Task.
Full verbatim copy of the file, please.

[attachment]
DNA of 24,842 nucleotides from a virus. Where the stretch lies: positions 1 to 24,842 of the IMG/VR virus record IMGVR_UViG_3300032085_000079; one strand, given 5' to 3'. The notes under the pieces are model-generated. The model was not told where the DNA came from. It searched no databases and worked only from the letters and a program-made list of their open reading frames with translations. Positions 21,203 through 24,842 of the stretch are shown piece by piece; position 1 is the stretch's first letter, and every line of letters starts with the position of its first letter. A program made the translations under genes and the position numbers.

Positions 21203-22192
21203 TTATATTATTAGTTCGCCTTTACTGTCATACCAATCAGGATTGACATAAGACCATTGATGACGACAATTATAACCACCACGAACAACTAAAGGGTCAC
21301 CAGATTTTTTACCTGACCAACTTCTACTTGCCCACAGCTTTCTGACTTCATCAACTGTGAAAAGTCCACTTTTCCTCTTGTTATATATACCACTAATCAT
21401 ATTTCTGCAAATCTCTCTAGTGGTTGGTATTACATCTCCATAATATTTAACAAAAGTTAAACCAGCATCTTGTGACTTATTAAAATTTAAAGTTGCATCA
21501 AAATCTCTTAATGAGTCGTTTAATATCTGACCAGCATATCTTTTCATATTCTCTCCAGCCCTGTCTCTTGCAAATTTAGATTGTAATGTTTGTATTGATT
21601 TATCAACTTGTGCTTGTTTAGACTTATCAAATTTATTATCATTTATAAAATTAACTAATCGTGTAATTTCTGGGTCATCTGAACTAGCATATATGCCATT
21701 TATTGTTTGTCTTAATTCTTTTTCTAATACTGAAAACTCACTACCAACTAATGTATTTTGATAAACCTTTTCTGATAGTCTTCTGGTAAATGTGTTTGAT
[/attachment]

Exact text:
DNA of 24,842 nucleotides from a virus. Where the stretch lies: positions 1 to 24,842 of the IMG/VR virus record IMGVR_UViG_3300032085_000079; one strand, given 5' to 3'. The notes under the pieces are model-generated. The model was not told where the DNA came from. It searched no databases and worked only from the letters and a program-made list of their open reading frames with translations. Positions 21,203 through 24,842 of the stretch are shown piece by piece; position 1 is the stretch's first letter, and every line of letters starts with the position of its first letter. A program made the translations under genes and the position numbers.

Positions 21203-22192
21203 TTATATTATTAGTTCGCCTTTACTGTCATACCAATCAGGATTGACATAAGACCATTGATGACGACAATTATAACCACCACGAACAACTAAAGGGTCAC
21301 CAGATTTTTTACCTGACCAACTTCTACTTGCCCACAGCTTTCTGACTTCATCAACTGTGAAAAGTCCACTTTTCCTCTTGTTATATATACCACTAATCAT
21401 ATTTCTGCAAATCTCTCTAGTGGTTGGTATTACATCTCCATAATATTTAACAAAAGTTAAACCAGCATCTTGTGACTTATTAAAATTTAAAGTTGCATCA
21501 AAATCTCTTAATGAGTCGTTTAATATCTGACCAGCATATCTTTTCATATTCTCTCCAGCCCTGTCTCTTGCAAATTTAGATTGTAATGTTTGTATTGATT
21601 TATCAACTTGTGCTTGTTTAGACTTATCAAATTTATTATCATTTATAAAATTAACTAATCGTGTAATTTCTGGGTCATCTGAACTAGCATATATGCCATT
21701 TATTGTTTGTCTTAATTCTTTTTCTAATACTGAAAACTCACTACCAACTAATGTATTTTGATAAACCTTTTCTGATAGTCTTCTGGTAAATGTGTTTGAT